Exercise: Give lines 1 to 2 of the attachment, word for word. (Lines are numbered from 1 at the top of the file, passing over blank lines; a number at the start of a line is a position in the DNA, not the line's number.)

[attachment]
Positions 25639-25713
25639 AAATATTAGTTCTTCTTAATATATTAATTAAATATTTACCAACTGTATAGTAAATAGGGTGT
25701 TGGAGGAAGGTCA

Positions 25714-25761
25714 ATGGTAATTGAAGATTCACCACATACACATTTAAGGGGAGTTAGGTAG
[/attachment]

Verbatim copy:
Positions 25639-25713
25639 AAATATTAGTTCTTCTTAATATATTAATTAAATATTTACCAACTGTATAGTAAATAGGGTGT